Aggressive weed becoming a menace worse than kudzu, researcher says

Jul 05, 2007

And you thought kudzu was bad. A weed called cogongrass is rapidly spreading across the Southeast, and a University of Florida researcher says it’s already overtaken kudzu as Florida’s most obnoxious weed.

“Kudzu’s no longer the poster child. Cogongrass is a big deal,” said forestry researcher Shibu Jose. “It’s becoming a major, major problem.”

Cogongrass (CO-gun-grass) has yellowish-green foliage and can reach 4 feet tall, said Jose, of UF’s Institute of Food and Agricultural Sciences.

Introduced into Alabama from Japan as a packing material in 1912, cogongrass was tested as a forage crop in the 1920s, which allowed it to gain a toehold. It began making its presence known in the 1970s and 1980s, Jose said, and is now causing problems in Louisiana, Mississippi, Alabama, Georgia and Florida.

A 2003 survey showed 1.5 million acres of cogongrass across the Southeast, compared to 1 million acres of kudzu, Jose said. Florida has about a half-million acres of cogongrass.

Cogongrass is well-suited to its role as an aggressive weed. It’s a perennial that can spread quickly underground, its roots easily besting other plants for water, nutrients and space.

Cogongrass also thrives where fire is a regular occurrence. Jose believes recent wildfires may make the problem worse, because fires kill smaller trees and plants, leaving lots of room for cogongrass to move in and take over.

When cogongrass squeezes out native plants, it can hurt animals that depend on those plants for food or shelter.

Jose, who published a paper on cogongrass in the June issue of the journal Biological Invasions, has been studying the grass for about nine years.

Some Florida counties, such as Alachua and Marion, are making a concerted effort to bring everyone from government officials to landowners to researchers together to eradicate cogongrass. But the entire state must be on board, he said.

“It doesn’t do any good if everyone’s not doing the treatments. Private landowners, agencies, et cetera—everyone has to work together,” he said. “If we don’t do this, we will see cogongrass everywhere.”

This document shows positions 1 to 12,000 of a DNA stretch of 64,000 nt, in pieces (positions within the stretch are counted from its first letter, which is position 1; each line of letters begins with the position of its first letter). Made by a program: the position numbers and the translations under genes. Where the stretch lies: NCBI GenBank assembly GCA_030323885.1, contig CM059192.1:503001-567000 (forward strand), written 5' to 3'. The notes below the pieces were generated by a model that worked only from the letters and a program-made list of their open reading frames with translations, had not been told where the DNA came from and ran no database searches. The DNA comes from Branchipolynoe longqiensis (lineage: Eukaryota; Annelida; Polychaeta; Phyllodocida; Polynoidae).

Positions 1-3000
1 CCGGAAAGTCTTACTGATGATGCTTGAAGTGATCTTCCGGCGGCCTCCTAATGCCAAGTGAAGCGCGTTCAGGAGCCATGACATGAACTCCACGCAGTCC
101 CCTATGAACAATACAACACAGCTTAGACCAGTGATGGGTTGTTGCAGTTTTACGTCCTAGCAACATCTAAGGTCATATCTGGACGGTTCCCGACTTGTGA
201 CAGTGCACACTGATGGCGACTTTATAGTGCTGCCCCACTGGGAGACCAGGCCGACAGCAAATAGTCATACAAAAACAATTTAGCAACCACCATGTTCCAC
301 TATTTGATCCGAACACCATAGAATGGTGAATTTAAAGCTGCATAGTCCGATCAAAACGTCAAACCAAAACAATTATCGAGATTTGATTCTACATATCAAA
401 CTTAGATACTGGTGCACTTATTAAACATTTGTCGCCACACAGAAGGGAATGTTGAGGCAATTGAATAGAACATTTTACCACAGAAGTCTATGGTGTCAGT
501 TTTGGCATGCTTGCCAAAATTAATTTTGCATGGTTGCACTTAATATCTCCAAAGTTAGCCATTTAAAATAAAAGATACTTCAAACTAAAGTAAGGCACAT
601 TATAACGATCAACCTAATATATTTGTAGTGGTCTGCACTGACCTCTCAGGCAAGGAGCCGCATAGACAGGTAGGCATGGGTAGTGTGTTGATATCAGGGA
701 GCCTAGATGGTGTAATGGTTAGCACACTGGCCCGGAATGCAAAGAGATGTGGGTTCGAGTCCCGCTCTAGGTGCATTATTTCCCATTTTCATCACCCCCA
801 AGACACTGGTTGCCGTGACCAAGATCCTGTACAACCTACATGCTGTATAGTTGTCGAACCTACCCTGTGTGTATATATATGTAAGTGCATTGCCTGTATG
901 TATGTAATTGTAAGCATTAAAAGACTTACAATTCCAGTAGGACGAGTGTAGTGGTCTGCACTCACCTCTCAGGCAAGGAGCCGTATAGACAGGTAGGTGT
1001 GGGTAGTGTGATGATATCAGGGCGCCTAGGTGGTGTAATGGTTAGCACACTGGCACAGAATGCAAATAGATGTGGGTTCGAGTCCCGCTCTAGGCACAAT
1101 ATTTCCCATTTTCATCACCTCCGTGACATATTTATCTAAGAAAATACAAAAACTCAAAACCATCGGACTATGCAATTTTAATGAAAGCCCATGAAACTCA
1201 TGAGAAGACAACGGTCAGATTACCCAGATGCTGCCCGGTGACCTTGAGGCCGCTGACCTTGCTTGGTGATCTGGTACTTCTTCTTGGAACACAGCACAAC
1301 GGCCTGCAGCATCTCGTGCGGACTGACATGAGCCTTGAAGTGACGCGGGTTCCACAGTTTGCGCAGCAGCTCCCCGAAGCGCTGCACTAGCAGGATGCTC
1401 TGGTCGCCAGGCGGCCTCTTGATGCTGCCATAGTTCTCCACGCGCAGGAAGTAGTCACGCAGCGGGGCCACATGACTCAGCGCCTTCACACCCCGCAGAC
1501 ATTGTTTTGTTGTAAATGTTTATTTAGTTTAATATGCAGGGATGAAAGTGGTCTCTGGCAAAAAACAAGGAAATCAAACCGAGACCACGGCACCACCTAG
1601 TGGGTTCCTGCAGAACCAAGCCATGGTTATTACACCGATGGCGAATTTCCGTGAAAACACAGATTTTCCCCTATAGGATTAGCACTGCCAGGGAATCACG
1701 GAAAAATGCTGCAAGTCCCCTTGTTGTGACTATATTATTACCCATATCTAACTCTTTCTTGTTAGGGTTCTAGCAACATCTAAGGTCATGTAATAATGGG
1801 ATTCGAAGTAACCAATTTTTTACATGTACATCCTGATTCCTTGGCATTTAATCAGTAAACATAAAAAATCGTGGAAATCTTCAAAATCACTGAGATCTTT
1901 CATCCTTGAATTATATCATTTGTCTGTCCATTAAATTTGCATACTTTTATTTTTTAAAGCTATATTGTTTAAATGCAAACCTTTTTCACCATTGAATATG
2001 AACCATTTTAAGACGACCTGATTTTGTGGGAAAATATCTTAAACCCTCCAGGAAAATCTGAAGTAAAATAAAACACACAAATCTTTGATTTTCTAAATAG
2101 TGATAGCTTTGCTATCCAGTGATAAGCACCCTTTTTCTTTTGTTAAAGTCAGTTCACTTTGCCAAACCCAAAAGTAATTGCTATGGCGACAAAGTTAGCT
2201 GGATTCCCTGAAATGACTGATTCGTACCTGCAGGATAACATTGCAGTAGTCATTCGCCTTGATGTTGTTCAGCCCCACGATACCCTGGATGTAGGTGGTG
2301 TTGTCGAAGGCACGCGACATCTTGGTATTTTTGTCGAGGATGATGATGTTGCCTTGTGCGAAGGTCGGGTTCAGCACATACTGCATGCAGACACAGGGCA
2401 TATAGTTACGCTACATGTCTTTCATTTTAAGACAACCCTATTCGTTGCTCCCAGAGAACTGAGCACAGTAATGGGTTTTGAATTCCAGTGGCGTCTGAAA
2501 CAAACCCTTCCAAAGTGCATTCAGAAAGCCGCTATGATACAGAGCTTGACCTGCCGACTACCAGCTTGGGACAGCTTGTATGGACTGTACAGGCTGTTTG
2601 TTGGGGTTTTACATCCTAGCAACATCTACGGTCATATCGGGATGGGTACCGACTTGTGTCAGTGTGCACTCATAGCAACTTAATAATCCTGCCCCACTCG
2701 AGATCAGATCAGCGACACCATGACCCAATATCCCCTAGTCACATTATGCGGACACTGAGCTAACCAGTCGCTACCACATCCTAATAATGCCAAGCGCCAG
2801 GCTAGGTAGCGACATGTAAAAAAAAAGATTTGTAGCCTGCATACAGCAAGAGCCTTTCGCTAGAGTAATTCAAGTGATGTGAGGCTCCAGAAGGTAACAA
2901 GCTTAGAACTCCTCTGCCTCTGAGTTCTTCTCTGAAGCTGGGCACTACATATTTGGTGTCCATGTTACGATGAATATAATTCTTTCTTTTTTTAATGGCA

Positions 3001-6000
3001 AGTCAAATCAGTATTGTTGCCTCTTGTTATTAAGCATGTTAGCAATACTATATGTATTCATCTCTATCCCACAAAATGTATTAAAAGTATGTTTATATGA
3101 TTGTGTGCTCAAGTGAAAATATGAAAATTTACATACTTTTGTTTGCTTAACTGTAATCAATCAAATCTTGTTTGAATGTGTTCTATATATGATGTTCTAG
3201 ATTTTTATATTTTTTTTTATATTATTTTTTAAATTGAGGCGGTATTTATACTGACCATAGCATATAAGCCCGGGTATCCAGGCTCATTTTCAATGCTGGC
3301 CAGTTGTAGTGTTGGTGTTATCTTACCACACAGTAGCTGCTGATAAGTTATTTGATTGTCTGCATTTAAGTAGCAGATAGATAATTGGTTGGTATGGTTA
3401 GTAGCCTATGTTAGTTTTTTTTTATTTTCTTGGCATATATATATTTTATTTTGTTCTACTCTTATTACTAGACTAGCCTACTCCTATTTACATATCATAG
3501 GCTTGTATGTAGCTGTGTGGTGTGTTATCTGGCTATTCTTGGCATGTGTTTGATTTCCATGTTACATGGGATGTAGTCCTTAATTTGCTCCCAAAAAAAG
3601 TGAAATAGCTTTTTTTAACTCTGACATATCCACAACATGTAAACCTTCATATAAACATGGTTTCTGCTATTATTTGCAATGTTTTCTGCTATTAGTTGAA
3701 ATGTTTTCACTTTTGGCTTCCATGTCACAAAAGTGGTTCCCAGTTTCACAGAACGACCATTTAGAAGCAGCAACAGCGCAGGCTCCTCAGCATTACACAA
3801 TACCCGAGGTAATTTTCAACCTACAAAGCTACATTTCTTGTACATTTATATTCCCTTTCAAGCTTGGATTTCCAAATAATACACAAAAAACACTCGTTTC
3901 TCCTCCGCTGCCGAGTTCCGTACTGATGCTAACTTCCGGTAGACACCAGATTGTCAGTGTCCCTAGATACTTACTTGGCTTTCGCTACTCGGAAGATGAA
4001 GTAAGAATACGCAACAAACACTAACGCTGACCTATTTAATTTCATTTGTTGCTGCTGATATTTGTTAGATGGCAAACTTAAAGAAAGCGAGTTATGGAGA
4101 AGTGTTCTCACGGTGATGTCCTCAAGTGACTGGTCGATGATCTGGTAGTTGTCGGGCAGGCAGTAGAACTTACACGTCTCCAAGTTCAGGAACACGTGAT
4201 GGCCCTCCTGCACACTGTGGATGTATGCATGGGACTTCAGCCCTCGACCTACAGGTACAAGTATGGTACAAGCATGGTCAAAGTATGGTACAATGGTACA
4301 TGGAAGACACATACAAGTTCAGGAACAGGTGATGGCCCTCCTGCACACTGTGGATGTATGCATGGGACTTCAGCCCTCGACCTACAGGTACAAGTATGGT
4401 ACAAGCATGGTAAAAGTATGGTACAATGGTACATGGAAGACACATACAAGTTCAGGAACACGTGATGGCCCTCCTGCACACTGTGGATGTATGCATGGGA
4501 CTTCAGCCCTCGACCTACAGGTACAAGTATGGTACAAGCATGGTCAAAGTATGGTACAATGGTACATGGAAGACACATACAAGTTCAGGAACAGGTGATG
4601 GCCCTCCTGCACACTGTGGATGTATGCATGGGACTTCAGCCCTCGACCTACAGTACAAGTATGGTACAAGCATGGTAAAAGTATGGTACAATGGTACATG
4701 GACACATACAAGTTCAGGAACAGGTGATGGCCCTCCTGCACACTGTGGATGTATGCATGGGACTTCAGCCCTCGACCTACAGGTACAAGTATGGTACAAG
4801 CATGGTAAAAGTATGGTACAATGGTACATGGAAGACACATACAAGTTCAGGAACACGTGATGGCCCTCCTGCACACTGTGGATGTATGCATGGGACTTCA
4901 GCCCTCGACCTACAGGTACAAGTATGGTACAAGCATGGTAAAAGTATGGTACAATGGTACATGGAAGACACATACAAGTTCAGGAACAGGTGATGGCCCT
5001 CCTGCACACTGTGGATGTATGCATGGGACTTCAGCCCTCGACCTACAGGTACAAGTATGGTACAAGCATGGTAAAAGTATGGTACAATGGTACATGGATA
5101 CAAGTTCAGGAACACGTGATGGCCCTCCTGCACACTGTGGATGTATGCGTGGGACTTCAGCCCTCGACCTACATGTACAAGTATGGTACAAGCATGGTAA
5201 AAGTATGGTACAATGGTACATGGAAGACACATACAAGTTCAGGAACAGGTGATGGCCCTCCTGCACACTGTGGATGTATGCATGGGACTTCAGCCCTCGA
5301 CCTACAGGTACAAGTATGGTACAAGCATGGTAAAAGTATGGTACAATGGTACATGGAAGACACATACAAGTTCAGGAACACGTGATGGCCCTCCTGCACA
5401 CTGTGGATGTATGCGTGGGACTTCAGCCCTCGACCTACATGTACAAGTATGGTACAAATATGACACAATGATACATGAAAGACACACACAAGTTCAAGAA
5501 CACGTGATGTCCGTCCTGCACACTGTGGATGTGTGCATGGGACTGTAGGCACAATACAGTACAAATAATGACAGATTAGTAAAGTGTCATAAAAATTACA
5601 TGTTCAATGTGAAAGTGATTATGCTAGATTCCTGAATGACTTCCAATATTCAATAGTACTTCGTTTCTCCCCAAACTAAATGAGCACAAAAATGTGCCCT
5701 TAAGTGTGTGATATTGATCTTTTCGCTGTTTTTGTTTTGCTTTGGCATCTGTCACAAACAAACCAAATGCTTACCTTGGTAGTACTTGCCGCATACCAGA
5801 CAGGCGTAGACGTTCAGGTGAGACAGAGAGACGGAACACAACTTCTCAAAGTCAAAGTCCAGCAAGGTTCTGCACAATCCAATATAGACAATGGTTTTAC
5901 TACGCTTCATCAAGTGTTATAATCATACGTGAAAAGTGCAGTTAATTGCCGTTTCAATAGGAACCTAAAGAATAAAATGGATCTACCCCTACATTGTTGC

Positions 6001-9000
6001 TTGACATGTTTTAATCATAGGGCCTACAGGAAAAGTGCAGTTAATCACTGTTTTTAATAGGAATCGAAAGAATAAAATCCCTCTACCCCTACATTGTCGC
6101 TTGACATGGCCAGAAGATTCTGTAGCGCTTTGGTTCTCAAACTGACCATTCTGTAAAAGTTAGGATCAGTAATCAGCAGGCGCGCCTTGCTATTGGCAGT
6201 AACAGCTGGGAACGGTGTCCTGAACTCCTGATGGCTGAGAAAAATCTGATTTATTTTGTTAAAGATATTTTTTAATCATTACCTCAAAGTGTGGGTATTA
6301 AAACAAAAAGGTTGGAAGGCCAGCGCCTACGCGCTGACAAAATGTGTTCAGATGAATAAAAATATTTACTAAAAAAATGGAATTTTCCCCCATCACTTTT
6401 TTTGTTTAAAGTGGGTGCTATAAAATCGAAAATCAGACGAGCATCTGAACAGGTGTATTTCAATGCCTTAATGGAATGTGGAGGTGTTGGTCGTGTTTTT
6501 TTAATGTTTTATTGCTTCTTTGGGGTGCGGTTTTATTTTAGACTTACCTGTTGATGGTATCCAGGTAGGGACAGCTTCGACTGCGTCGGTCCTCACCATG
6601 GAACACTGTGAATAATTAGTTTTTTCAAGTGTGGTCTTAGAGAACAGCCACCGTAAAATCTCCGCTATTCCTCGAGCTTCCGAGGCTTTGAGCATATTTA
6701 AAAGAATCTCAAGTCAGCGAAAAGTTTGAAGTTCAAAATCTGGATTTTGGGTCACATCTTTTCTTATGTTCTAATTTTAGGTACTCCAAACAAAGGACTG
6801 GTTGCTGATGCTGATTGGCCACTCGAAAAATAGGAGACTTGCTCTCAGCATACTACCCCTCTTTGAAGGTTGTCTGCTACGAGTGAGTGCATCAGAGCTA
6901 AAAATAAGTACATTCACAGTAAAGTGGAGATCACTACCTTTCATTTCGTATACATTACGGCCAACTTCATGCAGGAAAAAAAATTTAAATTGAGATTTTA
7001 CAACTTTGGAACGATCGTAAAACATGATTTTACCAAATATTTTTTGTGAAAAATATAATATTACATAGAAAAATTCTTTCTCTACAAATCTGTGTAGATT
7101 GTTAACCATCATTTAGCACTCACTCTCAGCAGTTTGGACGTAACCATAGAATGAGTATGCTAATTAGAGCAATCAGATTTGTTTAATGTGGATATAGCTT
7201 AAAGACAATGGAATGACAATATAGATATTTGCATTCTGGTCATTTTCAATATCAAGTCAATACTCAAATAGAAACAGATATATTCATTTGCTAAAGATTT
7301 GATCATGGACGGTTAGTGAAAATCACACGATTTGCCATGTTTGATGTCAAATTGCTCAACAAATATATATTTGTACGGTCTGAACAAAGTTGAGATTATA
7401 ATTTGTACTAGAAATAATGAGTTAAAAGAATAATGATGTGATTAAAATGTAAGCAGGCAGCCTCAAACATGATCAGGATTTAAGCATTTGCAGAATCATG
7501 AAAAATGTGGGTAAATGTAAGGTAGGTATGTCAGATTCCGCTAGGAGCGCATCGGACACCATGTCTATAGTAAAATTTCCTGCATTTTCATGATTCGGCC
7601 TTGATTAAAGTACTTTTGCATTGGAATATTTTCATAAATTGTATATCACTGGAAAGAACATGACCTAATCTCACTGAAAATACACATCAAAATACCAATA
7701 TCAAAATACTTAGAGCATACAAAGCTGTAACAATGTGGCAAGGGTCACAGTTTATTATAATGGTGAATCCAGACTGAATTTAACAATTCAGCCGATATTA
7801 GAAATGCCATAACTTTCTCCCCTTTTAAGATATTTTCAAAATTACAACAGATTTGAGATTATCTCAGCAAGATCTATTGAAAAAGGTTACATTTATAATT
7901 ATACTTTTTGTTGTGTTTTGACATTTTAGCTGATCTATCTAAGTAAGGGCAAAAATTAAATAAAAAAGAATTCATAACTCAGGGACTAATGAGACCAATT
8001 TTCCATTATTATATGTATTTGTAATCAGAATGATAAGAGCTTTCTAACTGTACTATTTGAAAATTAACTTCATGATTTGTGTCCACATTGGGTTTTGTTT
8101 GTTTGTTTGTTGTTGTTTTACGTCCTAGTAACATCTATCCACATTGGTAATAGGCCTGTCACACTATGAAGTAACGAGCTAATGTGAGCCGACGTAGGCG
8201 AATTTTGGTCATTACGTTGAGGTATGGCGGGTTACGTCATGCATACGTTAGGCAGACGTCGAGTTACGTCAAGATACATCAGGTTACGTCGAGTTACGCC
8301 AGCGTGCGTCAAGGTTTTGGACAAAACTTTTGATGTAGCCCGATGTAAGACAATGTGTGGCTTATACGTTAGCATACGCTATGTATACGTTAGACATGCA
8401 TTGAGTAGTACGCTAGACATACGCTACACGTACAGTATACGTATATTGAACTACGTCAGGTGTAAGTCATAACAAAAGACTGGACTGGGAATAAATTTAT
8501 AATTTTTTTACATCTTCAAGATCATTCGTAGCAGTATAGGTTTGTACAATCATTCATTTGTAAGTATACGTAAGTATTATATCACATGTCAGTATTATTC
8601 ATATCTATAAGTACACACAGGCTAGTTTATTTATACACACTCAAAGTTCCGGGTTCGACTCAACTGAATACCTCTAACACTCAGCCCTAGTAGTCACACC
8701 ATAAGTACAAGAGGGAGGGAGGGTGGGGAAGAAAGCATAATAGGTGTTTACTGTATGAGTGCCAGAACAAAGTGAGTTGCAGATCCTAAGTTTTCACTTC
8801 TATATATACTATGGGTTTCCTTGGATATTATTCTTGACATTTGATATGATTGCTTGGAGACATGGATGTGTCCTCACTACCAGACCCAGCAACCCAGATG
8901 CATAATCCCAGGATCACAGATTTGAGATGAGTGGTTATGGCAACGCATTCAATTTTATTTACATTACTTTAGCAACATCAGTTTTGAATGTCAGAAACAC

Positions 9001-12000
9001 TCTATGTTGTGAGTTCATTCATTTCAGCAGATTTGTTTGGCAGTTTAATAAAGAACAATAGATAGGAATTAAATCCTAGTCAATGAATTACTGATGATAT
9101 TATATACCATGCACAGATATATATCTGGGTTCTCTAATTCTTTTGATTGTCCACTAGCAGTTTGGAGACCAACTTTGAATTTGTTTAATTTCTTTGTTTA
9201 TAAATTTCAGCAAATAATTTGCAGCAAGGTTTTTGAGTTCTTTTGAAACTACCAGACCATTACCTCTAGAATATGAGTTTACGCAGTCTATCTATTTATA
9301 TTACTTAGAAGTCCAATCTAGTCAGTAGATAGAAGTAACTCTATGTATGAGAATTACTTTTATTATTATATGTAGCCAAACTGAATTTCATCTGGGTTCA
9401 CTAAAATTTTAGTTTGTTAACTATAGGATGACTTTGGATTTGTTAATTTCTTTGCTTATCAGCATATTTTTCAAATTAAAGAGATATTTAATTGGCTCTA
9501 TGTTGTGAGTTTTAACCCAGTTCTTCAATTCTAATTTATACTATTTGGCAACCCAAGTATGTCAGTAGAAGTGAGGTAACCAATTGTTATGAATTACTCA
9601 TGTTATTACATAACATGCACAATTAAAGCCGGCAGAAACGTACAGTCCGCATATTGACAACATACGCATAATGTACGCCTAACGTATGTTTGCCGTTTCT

Cogongrass can be controlled, but it takes a specific regimen of mowing and controlled burns, coupled with repeated, well-timed herbicide treatments, he said.

UF researchers are looking for a biological control solution for cogongrass, but so far, that’s been elusive, said UF plant pathology professor Raghavan Charudattan.

Graduate research assistant Alana Den Breeyen has been working with Charudattan to pinpoint fungi from cogongrass that can suppress it—but not eradicate it.

Den Breeyen said cogongrass is terrible for African subsistence farmers, who can only hack away at the grass with hoes, in hopes of keeping it at bay.

“These farmers have to fight this beast all the time,” Charudattan said.

In Jose’s recent study, he and graduate student Alexandra Collins wanted to test ecologist Charles Elton’s hypothesis that the more species-rich a forest is, the less vulnerable it is to invasive species.

They conducted studies at two Santa Rosa County sites, one that recently been cleared of 17-year-old loblolly pines and the other, a longleaf pine forest.

“Our prediction was that with an aggressive invader like cogongrass, perhaps it didn’t matter the number of species that were there. And that’s what we found,” he said.

“The moral of this story was that it doesn’t have a chance to resist. And that is bad news.”

Source: UF

Explore further: Living in the genetic comfort zone

add to favorites email to friend print save as pdf

Related Stories

Huge spring tides draw crowds to French Atlantic coast

17 hours ago

France kicked off nearly a month of exceptionally large spring tides Saturday, as tourists flocked to coastal areas to witness spectacularly high water levels ahead of the so-called "tide of the century" ...

Water in Oregon pipeline is tapped for electricity

19 hours ago

Lucid Energy has developed a renewable energy system that makes use of water moving through pipelines. The company's LucidPipe Power System converts pressure in water pipelines into electricity. They have ...

Arctic oil drillers face tighter US rules to stop spills

21 hours ago

Royal Dutch Shell Plc and any oil drilling company that prospects in the Arctic Ocean must boost safety practices to prevent spills in the frigid and often hostile waters or mitigate the impact, U.S. regulators proposed Friday.

Recommended for you

Living in the genetic comfort zone

1 hour ago

The information encoded in the DNA of an organism is not sufficient to determine the expression pattern of genes. This fact has been known even before the discovery of epigenetics, which refers to external ...

Cats put sight over smell in finding food

3 hours ago

Cats may prefer to use their eyes rather than follow their nose when it comes to finding the location of food, according to new research by leading animal behaviourists.

Feds spot third baby orca born recently to imperiled pods

4 hours ago

(AP)—U.S. scientists following endangered killer whales from a research vessel have spotted a baby orca off the coast of Washington state, the third birth documented this winter but still leaving the population ...

Malaria transmission linked to mosquitoes' sexual biology

5 hours ago

Sexual biology may be the key to uncovering why Anopheles mosquitoes are unique in their ability to transmit malaria to humans, according to researchers at Harvard T. H. Chan School of Public Health and University of Per ...

User comments : 0

Please sign in to add a comment. Registration is free, and takes less than a minute. Read more

Click here to reset your password.
Sign in to get notified via email when new comments are made.